Yost also recounted the heartfelt well-wishing a Frenchman extended to current American soldiers, on leave from Iraq and dispatched to the D-Day commemoration as a kind of reward, an incident belying the tension between the two countries' leaders over the Iraq war.
"It was just a very moving moment," he said. "But that was the ... feeling of the whole time we were there."
Yost ended up as a tour guide for some of the young American soldiers and also participated in a D-Day re-enactment parachute jump from a vintage C-47 cargo plane.
He and Jay Yost said Sainte Mere Eglise, a key crossroads town just in from the beaches and the goal of Hatcher's unit on D-Day, was packed with people for the anniversary.
"A friend of ours from New Orleans said it's just like Mardi Gras," Jim Yost said.
Quint, whose daughter urged him to make the trip, started in Germany, reunited with friends he had met there after the war. He visited the famous bridge at Remagen on the Rhine River, a battle he participated in, before ending up 150 yards from Bush at the big D-Day ceremony in Normandy. He was presented one of the shell casings from the ceremony's 21-gun salute after the event.
Hatcher and Anderson visited Belgium, Holland and Germany, all places where they had fought, on their route to France and the Normandy festivities. There were ceremonies and banquets pretty much twice a day every day in the towns they stopped at along the way, to be honored with commemorative medals and flowers, among other things.
"The favorite thing was the people, how grateful they were to us," Anderson said. "People coming up and grabbing ahold of you, kissing you on both sides of the cheek, you know."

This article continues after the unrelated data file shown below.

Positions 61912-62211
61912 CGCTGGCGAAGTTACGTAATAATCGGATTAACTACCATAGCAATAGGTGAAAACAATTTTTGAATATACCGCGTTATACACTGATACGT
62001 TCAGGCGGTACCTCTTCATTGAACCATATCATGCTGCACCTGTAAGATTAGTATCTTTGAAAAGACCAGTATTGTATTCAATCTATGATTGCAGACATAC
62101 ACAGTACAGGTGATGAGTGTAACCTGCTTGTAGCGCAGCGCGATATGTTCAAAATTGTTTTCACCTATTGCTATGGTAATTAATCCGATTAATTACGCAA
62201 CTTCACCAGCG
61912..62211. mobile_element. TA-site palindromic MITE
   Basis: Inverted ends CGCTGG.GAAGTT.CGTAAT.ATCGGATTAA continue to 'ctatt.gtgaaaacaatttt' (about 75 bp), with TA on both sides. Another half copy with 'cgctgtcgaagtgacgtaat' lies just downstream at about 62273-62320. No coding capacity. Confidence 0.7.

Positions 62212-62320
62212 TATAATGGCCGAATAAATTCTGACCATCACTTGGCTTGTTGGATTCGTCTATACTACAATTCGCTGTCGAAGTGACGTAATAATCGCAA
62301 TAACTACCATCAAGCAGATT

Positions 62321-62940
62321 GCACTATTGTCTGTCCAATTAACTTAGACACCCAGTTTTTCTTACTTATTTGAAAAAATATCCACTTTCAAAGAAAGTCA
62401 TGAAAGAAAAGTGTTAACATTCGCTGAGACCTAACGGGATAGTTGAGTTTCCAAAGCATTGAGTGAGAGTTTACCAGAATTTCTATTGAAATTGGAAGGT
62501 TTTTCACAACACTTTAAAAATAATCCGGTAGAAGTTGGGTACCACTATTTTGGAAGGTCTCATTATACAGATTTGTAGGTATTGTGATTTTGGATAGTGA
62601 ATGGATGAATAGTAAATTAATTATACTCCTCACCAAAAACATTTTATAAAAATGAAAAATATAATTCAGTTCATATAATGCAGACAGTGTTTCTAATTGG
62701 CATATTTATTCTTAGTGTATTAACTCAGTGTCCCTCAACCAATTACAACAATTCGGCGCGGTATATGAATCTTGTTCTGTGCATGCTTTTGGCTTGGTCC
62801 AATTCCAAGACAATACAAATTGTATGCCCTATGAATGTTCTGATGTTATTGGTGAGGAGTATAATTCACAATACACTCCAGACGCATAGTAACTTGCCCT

Hatcher said he thinks the Europeans recognized that not many World War II veterans will be around to fete on the 70th anniversary.
"I figure this will be the last hurrah," he said.
He and Anderson said much of the scenery had changed in 60 years, although Hatcher spied a windmill he remembered seeing on a wartime parachute jump into a field in Holland.
"It would be like comparing it to Mahomet back when it had like 800 people and comparing it now with all the subdivisions," Hatcher said. "Most of the places you couldn't recognize. It's changed so much."
There were some sad moments visiting war cemeteries, and Anderson didn't feel entirely comfortable in the hedgerow country of France, where Allied and German forces fought bitterly after the D-Day invasion.
"It brought back memories, let me put it that way," he said. "The hedgerows looked the same as they always did."
But the trip also brought back some less unpleasant memories.
In Eupen, in the German-speaking region of Belgium, Anderson recalled a guy in his unit with the last name Schultz who got friendly with a local girl, visited her home and, flipping through her family photo album, came upon a picture of his mother and father.
The girl turned out to be his cousin and her mother his immigrant mother's sister.
"He was in his aunt's house, and he didn't even know it," Anderson said.
You can reach Greg Kline at (217) 351-5215 or via e-mail at firstname.lastname@example.org.